*The remaining six fell in what may be loosely characterised as cautious but neutral territory. They felt it was better to wait for the analysis of the GSAT6A process to establish the root cause of the failure.
*Isro chairman K. Sivan did not use the word “recall” but suggested he was not averse to taking more time. In view of the GSAT-6A on-orbit anomaly and its repercussions on GSAT-11, “even if additional time, cost and efforts are demanded, we should ensure that GSAT-11 will be a success,” Sivan was quoted as saying in the minutes.
*Although the fate of GSAT6A hung heavy over the meeting and several participants were keen to wait till the failure was decoded, there was near-unanimity among the 11 officials that the configuration of GSAT11 (awaiting launch) was superior to and different from that of GSAT-6A (which had failed).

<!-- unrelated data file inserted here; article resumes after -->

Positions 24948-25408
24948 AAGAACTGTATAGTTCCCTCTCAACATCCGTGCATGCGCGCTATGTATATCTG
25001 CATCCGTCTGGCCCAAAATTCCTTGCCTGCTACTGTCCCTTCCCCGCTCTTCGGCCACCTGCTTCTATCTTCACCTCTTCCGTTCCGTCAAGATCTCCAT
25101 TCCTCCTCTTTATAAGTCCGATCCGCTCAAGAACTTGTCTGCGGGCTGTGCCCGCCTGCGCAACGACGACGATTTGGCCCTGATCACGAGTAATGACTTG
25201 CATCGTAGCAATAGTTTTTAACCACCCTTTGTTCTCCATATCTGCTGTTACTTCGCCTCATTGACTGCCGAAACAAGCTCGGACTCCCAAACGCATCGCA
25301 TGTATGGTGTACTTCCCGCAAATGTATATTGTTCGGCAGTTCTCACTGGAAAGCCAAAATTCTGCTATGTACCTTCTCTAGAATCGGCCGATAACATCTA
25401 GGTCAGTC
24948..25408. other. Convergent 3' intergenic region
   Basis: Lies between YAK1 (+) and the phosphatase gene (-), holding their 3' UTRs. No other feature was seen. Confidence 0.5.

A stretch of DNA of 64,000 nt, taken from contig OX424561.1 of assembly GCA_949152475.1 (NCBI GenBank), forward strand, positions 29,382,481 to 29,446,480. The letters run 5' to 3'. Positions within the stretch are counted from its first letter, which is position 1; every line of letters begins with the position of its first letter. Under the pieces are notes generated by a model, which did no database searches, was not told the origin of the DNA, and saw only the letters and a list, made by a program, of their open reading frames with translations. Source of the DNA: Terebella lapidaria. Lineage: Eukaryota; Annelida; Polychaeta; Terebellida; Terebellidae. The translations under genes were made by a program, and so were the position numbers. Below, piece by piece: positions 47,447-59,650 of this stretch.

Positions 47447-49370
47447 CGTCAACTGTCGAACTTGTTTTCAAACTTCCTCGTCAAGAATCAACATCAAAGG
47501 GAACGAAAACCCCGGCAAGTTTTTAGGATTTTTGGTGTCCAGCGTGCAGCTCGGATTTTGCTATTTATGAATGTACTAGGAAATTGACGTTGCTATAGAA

The events narrated till now are recorded and indisputable. From here on, an intriguing element without conclusive proof has come into play.
A section of the space establishment is suggesting that there is more to the postponement than an overcautious response prompted by the loss of GSAT6A. This section alleges that a foreign satellite service provider stands to extend its first-mover advantage and expand its commercial footprint in India because of the delay in launching GSAT11.
A senior space agency official said the recall and delay in the launch of GSAT11 would compel the state-run Bharat Sanchar Nigam Limited (BSNL) to consolidate its reliance on the foreign platform called Jupiter, made by the US-based Hughes Network Systems, to expand its broadband services across rural and urban areas.
A senior telecom industry executive told The Telegraph that BSNL had begun to offer its Jupiter-based services in 2017 and at least two public sector banks are already relying on it for rural connectivity.
Hughes had said Jupiter-powered services would be five times faster than any satellite Internet access available in India, offering speeds up to 100 Mbps.